February 2006 (v8 i4)
Hiding in the bushes since 1997!
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Friend who smoked pot dead, claims father
Wayward teen has about-face on drug addiction
by Stephen Short, Associate Editor

I hate it when my dreams consist only of
Photoshopped images.
THE WOODLANDS, TX — Ninth-grader Ben Hirschowitz listened in trepidation Friday evening as his father, Ari Hirschowitz, articulated over dinner the fatal and unavoidable consequences of teen drug abuse.

Mr. Hirschowitz suspected his son was “addicted to marijuana” after observing Grateful Dead songs and lavender incense emanating from Ben’s room. In addition, he had witnessed Ben’s increased appetite for key lime pie submersed in cereal.

“I thought I needed to have an intervention with Ben before his life started spinning out of control,” said Mr. Hirschowitz, referencing his earlier lecture on teen drug use. “I sat him down, placed my hands on his shoulders and calmly but firmly said, ‘Ben, I know you are experimenting with narcotics. That’s what marijuana is Ben, a Schedule I narcotic.’”

“Then I looked him straight in the eyes,” continued Mr. Hirschowitz, “and sternly said, ‘Narcotics kill.’”

Mr. Hirschowitz further described his successful drug intervention methodology.

“Dr. Phil says you should be direct and honest with teens when talking about chemical dependency, so I didn’t want to be too over-the-top or dramatic,” explained Mr. Hirschowitz. “So I told him the story of my friend Sam from high school.”

“Sam was the big man on campus. He was president of the student body, captain of the soccer team, and he drove a cherry red Mustang,” recounted Mr. Hirschowitz. “But one day Sam wanted to fit in with the cool kids, and he smoked grass.”

Tears welling in his eyes, Mr. Hirschowitz somberly paused to regain his composure.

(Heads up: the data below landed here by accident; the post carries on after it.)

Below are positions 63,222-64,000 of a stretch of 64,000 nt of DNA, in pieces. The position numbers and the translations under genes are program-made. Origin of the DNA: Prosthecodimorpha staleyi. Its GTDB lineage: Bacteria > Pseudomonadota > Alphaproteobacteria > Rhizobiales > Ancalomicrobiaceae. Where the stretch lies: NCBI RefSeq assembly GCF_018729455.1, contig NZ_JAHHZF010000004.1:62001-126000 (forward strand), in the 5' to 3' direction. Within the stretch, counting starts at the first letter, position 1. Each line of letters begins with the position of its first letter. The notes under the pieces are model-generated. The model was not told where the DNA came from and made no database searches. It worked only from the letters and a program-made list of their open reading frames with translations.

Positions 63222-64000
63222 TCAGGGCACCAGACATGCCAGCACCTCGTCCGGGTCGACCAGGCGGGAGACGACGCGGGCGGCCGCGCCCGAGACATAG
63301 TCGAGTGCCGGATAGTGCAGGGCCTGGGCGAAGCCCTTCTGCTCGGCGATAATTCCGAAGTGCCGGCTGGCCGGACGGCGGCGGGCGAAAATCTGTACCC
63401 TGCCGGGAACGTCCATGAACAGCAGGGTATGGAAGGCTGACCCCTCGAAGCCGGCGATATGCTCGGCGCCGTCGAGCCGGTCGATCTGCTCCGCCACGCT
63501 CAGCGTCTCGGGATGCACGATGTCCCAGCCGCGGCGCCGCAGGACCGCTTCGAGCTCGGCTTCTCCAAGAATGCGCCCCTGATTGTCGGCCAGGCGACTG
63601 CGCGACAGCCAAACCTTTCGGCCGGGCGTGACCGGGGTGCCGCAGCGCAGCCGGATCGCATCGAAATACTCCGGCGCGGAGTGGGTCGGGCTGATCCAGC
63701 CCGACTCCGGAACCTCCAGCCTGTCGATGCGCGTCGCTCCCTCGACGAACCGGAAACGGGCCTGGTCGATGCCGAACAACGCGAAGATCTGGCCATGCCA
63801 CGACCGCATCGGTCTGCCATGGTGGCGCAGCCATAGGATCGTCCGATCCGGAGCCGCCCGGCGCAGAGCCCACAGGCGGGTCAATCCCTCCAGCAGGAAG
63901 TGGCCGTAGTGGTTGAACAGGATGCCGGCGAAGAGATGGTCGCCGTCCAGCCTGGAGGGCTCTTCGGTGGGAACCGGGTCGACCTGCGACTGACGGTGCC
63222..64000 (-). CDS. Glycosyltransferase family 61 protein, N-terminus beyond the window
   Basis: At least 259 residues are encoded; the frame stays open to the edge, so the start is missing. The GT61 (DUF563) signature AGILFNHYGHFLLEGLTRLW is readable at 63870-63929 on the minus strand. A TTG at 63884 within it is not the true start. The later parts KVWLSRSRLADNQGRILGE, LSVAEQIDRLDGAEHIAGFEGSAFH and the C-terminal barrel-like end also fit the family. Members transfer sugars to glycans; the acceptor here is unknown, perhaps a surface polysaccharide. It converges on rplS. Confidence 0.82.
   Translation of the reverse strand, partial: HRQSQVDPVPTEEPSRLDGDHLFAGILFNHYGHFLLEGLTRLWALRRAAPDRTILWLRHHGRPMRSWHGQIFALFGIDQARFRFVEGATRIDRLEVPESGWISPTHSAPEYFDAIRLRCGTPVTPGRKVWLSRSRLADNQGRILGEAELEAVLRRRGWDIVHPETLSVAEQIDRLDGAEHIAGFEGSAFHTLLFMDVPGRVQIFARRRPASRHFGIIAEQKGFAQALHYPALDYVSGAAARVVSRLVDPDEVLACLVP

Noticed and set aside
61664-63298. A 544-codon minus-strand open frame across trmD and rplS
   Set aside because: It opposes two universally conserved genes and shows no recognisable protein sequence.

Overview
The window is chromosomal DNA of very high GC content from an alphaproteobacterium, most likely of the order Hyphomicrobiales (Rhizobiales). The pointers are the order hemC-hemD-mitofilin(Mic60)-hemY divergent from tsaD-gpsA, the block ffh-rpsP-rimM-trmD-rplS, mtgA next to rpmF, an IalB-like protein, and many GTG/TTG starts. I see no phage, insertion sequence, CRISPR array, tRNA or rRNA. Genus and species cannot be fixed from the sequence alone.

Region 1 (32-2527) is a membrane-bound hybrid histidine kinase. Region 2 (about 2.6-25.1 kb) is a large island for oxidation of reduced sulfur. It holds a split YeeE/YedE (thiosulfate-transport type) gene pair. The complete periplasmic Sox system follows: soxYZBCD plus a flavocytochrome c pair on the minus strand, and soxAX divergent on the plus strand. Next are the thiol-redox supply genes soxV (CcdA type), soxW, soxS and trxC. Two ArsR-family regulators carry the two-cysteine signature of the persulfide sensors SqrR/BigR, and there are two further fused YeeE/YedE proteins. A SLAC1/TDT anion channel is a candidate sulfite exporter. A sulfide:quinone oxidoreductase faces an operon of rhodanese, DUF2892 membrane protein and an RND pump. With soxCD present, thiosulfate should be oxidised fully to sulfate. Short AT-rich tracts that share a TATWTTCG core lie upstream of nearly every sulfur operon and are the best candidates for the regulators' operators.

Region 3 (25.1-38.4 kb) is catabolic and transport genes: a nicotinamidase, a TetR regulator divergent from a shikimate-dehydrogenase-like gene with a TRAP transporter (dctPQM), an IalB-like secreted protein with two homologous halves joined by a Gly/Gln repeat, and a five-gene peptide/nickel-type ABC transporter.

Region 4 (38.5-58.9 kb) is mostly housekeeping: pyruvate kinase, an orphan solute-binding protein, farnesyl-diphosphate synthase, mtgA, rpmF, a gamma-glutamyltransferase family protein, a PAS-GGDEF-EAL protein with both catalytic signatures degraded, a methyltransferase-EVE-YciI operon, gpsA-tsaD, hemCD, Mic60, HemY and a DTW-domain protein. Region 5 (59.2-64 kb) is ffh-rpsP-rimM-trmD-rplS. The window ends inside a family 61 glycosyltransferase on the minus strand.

“Then he died,” Mr. Hirschowitz sobbed. “And so will my son if he doesn’t quit his crippling addiction.”

Profoundly moved by his father’s cautionary tale, Ben vowed to never abuse narcotics again.

“I had no idea weed was that bad for me,” professed Ben. “If I did, I would never have started using it. I’ll never smoke pot again,” Ben paused. “My dad has suffered so much by losing his best friend. I don’t want marijuana to claim his son, too.”

Ben clarified his motivation to become sober.

“Dr. Phil says the first step to recovery is admitting you have a problem with drugs, and I admit it — I do have a problem,” asserted Ben. “Now I won’t have to face a life of sin, loneliness and welfare checks.”

Following dinner, Ben pledged his abstinence to his mother.

“I told her I would never smoke pot again,” said Ben. “I mean, if Dad’s friend died after only smoking once, I could be rotting in the ground right now. I’m lucky to be alive.”

Pausing briefly to reflect upon his father’s intervention, Ben questioned, “Wait, didn’t Dad already tell me his friend Sam died from premarital sex?”
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